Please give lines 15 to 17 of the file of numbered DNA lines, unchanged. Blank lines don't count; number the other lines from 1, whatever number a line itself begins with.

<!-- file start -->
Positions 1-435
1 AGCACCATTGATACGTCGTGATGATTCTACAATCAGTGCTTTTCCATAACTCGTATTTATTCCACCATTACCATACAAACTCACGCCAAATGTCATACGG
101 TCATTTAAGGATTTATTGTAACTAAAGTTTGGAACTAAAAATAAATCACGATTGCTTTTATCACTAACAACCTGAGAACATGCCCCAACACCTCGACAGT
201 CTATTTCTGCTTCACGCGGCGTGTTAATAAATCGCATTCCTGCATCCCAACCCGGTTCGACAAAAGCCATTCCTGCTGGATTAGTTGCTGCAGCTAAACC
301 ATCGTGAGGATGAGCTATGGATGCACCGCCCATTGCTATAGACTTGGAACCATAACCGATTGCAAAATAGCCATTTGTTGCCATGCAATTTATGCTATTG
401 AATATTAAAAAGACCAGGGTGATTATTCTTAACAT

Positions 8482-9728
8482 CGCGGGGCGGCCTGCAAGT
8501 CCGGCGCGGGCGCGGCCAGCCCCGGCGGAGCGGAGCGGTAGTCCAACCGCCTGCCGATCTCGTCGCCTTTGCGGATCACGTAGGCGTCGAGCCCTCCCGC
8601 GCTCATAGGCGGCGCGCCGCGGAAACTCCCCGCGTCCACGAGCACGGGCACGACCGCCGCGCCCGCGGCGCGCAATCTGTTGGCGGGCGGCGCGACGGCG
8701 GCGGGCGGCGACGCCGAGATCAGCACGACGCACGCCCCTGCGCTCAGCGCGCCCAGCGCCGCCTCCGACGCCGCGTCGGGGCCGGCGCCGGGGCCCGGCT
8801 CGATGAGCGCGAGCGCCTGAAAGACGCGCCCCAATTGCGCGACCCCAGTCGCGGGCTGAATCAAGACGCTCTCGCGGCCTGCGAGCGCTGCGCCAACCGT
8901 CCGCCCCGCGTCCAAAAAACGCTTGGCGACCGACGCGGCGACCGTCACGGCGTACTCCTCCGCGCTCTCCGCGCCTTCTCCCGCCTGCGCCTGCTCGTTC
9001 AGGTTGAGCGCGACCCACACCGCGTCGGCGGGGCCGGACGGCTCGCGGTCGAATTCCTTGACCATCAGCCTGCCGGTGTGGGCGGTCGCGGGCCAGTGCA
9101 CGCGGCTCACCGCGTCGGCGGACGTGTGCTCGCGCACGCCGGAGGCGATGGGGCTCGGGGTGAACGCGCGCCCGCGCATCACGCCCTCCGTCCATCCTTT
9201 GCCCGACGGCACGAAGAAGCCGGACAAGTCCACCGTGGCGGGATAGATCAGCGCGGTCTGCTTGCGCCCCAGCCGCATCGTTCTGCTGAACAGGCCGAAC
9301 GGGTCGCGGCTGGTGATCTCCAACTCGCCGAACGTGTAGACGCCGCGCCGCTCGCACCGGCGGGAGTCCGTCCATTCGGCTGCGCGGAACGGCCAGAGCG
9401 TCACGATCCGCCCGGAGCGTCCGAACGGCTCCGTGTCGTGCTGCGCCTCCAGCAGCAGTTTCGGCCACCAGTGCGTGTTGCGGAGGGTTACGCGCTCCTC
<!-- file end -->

9101 CGCGGCTCACCGCGTCGGCGGACGTGTGCTCGCGCACGCCGGAGGCGATGGGGCTCGGGGTGAACGCGCGCCCGCGCATCACGCCCTCCGTCCATCCTTT
9201 GCCCGACGGCACGAAGAAGCCGGACAAGTCCACCGTGGCGGGATAGATCAGCGCGGTCTGCTTGCGCCCCAGCCGCATCGTTCTGCTGAACAGGCCGAAC
9301 GGGTCGCGGCTGGTGATCTCCAACTCGCCGAACGTGTAGACGCCGCGCCGCTCGCACCGGCGGGAGTCCGTCCATTCGGCTGCGCGGAACGGCCAGAGCG